Two men have been fined a total of £1,000 after they were caught trespassing and in search of game, contrary to section 30 of the Game Act 1831.
Tommy Sherred, age 21, of Gipsy Lane, Frome, and Joby Ayres (pictured), age 29, of Berkley Lane, Frome, pleaded guilty to the offence at North West Wiltshire Magistrates Court yesterday.
On 14 January 2017, a green Ford hatchback was spotted on farmland in Bishops Cannings and several men were sighted with dogs in the area, believed to be hare coursing.
When they were confronted by the land owner, they began to shout abuse before speeding off towards Horton. Two of the men made off across the farm land towards Bishop Cannings.
Officers from the Rural Crime Team attended the scene and when they spotted two men in the fields, the men ran away in the opposite direction. Officers caught up with the pair and they were arrested on suspicion of daylight trespass in search or pursuit of game.
PC Marc Jackson said: “The Rural Crime Team is really pleased with the outcome of this investigation which saw a sizable fine for the offenders in relation to daylight trespass offences under the Game Act.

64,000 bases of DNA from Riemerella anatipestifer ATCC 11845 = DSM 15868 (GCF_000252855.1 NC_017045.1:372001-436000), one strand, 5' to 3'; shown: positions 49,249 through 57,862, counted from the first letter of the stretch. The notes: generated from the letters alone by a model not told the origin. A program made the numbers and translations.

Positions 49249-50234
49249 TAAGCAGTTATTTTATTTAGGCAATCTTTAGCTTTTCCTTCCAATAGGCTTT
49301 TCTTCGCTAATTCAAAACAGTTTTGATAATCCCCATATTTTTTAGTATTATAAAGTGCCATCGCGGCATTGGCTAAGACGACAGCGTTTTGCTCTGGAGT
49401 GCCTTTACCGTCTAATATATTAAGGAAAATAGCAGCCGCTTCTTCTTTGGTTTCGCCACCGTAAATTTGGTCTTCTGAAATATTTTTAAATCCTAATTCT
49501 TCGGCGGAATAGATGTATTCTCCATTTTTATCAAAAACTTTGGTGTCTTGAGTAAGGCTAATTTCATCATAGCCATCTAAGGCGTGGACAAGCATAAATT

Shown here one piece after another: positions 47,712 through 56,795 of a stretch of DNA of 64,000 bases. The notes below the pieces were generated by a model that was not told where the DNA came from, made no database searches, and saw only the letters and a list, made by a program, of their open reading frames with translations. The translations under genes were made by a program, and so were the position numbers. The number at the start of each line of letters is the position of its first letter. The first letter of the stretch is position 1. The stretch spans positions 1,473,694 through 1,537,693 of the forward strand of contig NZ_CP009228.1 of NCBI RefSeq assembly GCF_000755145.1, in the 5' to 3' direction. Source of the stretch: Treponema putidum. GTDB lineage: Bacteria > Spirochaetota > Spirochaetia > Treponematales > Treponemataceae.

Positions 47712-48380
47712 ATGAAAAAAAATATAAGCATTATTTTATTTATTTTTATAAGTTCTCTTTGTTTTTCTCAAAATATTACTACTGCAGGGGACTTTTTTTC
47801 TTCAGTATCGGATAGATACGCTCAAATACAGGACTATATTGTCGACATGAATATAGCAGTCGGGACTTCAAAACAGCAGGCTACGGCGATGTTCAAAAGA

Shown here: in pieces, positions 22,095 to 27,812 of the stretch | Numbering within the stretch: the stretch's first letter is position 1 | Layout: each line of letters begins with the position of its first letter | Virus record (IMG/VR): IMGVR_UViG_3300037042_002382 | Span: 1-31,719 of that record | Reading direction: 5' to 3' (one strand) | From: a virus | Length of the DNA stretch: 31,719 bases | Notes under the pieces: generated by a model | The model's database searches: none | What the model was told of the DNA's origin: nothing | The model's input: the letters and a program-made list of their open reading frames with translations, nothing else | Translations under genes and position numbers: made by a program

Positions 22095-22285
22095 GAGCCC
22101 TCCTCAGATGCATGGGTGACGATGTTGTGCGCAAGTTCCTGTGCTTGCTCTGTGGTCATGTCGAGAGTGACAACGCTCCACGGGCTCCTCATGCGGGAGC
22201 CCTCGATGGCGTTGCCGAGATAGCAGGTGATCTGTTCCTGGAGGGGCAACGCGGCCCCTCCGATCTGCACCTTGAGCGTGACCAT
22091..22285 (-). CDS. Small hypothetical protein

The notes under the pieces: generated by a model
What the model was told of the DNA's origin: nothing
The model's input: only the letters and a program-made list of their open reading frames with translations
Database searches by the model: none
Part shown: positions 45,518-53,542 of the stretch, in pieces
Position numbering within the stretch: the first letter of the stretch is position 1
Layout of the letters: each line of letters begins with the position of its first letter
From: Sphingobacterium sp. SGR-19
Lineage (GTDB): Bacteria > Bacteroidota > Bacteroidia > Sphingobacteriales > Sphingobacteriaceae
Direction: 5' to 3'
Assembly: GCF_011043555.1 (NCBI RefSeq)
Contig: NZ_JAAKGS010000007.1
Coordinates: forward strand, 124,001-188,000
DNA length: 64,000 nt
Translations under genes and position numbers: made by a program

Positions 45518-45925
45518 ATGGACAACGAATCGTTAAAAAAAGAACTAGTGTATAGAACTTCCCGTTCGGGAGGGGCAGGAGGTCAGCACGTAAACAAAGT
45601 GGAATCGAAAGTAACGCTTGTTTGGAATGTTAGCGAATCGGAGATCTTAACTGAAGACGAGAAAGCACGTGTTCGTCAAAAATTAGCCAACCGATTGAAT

“As the Rural Crime Officer, I have been working hard with members of Farmwatch and landowners around the Pewsey Vale area to disrupt and deter the coursing and poaching activity over the last year.
“We will continue to work with members of the Farm Watch community, and will seek to target persistent poachers with the powers given to us to counter anti-social behaviour, such as issuing Community Protection Notices. CPN’s are aimed at preventing unreasonable behaviour that is having a negative impact on the local community’s quality of life.
“There is no doubt that damage to farm land, farm property, threats and intimidating behaviour towards farm workers is having a negative impact on the farmers and gamekeepers quality of life within Wiltshire.
“Wiltshire is not a soft touch and we will seek to prosecute individuals who seek to commit poaching related offence’s within the county where evidence exists.”
We encourage members of the public to pass information about any individuals who may be involved in poaching, and to report incidents via 101 or 999.